In a recent conversation about Parent and Child parking spaces* one participant became offended at the sexism of comments like "they should just walk", or "why do they need 8 seat vehicles to go shopping in". They took that as being sexist to their position as a mother. The person stating it meant it in the manner of any parent, not just a mother. Thus, it was not sexist.

Is there a word or phrase for this kind of perceived but not present sexism/racism?

(* if you're not familiar this is an extra large parking bay near the shops so as allow Parents with Children more room to load/unload said children.)

NB: You may be tempted to disagree with the assumption/statement that this is not sexist. You could very well be correct but this is not the place to argue such so please don't. I was neither participant so please don't make assumptions about my own attitude.

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    Hmm, I'm not sure there will be a word specific to sexism or racism, but there might be a word or apt turn of phrase for misplaced indignation in the general case. – Dan Bron Sep 10 '15 at 12:45
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    I suspect if there is a word it's going to start with 'hyper', e.g. hypersensitive, hypercritical, hyper judgmental. – chasly - supports Monica Sep 10 '15 at 12:46
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    Are you using "sexism/racism" as a stand-in for all offensive attitudes, or are you intentionally limiting your question to those two? Would you want to add snobbism, elitism, paternalism to the list? – TRomano Sep 10 '15 at 13:12
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    Wrt "sexism/racism that isn't present": How about this: racism and sexism are always present. They are institutional, cultural, and historical. They are part of us, and we are part of them. – Drew Sep 10 '15 at 17:37
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    So one person made a boorish statement without qualifying which group they specifically intended to malign, and a listening member of both candidate groups assumed the target group was "women"? – user662852 Sep 10 '15 at 23:01

For me, just based on my interpretation, I would call those people hypercorrect. That just has to do with my perception that most people who are going to respond like that do so out of a desire to be politically correct and offend no one, which may be overly general and wrong, but it's my perception and thus contributes to my answer. It seems a concept that would be better expressed as a phrase, as an aggregation of several smaller concepts.

As to the comment provided on a previous answer ( Is there a word for perceiving sexism/racism that isn't present? ) that certain things are not satisfactory as answers, and should perhaps be in comments, I would like to posit the idea that certain answers, while not directly answering the question asked, still contribute something to the spirit and nature of understanding of the question and the practices of culture and linguistic interaction. Not only that, but there are also people like myself who don't have a high enough reputation to comment, and by the time we do, the moment is gone and we have lost what we wished to contribute.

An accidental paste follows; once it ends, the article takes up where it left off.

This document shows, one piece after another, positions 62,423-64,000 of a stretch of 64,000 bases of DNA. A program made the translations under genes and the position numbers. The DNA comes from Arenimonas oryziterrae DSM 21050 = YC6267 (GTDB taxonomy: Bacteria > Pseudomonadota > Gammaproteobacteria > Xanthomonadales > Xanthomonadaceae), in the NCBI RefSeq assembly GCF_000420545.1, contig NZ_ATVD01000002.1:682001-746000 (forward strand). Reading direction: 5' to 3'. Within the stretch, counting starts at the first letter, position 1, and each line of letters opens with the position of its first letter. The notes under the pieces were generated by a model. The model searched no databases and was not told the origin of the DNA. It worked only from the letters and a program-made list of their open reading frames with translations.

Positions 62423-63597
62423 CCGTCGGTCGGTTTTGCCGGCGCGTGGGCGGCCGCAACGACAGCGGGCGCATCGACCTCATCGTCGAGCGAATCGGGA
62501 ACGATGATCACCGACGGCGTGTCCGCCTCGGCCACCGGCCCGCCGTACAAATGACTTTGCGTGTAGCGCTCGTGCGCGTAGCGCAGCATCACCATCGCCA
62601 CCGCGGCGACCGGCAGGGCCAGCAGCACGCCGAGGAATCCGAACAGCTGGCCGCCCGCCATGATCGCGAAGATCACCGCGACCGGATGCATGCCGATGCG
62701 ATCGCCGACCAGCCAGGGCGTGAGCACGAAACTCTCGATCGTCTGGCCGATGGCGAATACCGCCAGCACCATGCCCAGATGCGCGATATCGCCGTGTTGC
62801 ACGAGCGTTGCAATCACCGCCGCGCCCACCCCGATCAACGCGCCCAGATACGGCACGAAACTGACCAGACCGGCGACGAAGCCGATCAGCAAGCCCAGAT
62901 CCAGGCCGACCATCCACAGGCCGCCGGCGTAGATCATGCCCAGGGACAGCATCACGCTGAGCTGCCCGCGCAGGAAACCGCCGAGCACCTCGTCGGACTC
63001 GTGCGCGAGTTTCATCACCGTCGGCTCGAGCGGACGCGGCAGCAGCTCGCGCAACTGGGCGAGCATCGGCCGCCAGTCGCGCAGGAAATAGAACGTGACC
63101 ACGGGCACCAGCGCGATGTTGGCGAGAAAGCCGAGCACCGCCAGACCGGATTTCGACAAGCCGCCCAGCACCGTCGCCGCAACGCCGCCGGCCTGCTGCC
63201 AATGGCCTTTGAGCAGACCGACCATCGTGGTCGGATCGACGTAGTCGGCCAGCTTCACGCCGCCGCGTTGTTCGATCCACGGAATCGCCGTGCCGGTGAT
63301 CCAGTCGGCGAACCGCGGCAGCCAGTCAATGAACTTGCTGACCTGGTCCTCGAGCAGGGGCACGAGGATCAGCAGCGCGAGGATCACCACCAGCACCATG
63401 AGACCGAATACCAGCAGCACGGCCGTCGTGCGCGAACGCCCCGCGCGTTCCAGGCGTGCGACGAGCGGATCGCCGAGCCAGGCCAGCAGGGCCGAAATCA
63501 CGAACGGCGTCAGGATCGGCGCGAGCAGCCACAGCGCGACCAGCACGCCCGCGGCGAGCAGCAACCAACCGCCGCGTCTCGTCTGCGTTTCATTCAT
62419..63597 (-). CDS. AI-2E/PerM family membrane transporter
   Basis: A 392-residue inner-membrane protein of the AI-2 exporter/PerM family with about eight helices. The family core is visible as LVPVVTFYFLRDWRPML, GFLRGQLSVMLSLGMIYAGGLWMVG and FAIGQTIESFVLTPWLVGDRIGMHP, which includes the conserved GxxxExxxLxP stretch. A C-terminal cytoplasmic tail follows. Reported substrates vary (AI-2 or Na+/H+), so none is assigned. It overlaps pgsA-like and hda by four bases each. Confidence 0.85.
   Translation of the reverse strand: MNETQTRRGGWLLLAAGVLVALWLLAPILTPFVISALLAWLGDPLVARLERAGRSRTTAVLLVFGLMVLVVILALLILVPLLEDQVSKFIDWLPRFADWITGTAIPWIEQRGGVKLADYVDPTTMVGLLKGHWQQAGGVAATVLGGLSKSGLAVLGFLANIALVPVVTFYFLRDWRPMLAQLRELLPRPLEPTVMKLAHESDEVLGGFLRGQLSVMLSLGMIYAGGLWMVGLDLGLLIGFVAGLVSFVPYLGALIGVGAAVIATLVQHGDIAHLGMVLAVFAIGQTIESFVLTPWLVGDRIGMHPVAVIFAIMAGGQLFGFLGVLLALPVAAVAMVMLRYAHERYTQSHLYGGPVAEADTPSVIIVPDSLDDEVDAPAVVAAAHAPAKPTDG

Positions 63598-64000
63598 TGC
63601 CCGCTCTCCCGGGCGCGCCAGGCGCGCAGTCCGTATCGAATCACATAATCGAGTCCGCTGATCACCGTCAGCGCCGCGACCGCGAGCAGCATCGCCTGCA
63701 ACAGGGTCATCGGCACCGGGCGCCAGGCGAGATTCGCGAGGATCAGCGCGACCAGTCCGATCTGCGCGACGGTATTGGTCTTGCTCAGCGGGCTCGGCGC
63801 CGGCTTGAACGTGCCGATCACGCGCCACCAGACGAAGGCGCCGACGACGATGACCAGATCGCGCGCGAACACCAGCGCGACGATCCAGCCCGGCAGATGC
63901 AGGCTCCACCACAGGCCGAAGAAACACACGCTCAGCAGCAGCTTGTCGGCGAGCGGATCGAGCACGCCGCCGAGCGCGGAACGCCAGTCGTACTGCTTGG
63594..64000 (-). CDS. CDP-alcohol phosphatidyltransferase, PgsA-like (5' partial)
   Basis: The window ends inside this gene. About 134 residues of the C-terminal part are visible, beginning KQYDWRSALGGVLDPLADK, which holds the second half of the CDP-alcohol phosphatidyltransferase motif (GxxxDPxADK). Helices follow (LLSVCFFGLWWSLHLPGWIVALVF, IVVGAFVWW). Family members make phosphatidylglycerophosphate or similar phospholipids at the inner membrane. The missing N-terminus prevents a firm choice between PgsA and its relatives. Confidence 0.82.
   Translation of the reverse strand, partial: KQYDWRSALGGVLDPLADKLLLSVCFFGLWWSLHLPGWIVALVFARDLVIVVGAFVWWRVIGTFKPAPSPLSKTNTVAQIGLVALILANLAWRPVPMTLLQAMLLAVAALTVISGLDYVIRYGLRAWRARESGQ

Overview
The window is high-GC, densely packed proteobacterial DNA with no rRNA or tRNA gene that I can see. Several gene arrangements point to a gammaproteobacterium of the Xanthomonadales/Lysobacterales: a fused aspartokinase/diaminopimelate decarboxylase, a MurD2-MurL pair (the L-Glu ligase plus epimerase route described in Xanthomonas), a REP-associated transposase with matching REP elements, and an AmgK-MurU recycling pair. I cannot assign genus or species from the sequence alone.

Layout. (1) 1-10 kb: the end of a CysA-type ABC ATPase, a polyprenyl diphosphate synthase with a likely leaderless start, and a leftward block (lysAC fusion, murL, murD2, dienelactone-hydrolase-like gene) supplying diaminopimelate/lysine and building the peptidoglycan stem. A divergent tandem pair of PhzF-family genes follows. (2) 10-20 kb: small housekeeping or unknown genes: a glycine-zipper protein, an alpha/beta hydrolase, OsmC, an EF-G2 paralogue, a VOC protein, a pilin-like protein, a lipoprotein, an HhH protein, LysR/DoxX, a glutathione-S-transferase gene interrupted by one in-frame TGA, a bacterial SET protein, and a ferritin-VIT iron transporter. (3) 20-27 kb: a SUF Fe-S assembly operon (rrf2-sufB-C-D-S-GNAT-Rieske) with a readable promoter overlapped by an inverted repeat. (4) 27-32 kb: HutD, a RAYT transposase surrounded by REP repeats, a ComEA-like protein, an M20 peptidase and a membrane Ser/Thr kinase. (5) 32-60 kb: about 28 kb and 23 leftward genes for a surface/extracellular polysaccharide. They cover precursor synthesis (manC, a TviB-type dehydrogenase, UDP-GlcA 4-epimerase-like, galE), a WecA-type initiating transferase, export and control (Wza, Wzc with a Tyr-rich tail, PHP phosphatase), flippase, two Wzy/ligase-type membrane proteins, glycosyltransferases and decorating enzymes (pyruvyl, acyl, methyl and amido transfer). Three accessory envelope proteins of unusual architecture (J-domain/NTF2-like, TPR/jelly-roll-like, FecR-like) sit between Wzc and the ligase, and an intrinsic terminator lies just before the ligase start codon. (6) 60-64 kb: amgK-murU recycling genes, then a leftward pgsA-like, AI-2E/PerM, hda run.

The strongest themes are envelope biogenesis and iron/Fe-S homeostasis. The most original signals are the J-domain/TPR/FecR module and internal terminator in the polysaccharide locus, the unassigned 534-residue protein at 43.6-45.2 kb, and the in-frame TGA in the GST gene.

I will gladly take down this answer if anyone finds any fault with it, but I would really be remiss if I did not post this.

  • It's always best to avoid terms such as above and below in answers. Once an answer receives a couple of upvotes it shifts up, if "votes" is selected; if it is edited the post shifts up if a user/visitor selects "active". One solution is to copy the url by clicking on the time stamp, and pasting it on the answer. But beware, comments can be deleted by mods, if they degenerate into diatribes and discussions. – Mari-Lou A Sep 11 '15 at 6:48
  • Googling "hypercorrect", all I see are references to excessive adherence to grammar rules, or general "fussiness" e.g. around manners and etiquette. I've never heard it used this way. Can you give a link or example of it being used like this? – user56reinstatemonica8 Sep 11 '15 at 11:19
  • @user568458 Looking to see if i can find a specific usage that works with this. I was more interpreting based on my method of utilizing speech (hypercorrect in this case indicates being insanely politically correct.) – ozzmotik Sep 11 '15 at 14:59
  • @Mari-Lou thank you for your input, I notice that now. I'm not quite used to the functionality of stack exchange, but I will keep that in mind in the future. – ozzmotik Sep 11 '15 at 15:00

Statements like "they should just walk" or "why do they need 8 seat vehicles to go shopping in" are irrelevant to to the discussion of "Parent/Child parking spaces" and were essentially out of order.

The person objecting may have misread these obnoxious folks -- they may have been simply "anti-yuppie" or some such rather than sexist -- but the person was perfectly well justified in raising an objection of some sort.

As to your question, I can't think of a good word to describe being offended by something offensive but ostensibly for the wrong reason.

But thinking about it some more, this is something along the lines of a logical fallacy, though I can't figure out which one. Ad hominem, perhaps, with the speaker saying "you're a woman and so of course you'd complain about sexist bias. Therefore we can ignore the fact that we have indeed exhibited a bias which could reasonably be interpreted as sexist, since of course you'd complain about such a thing."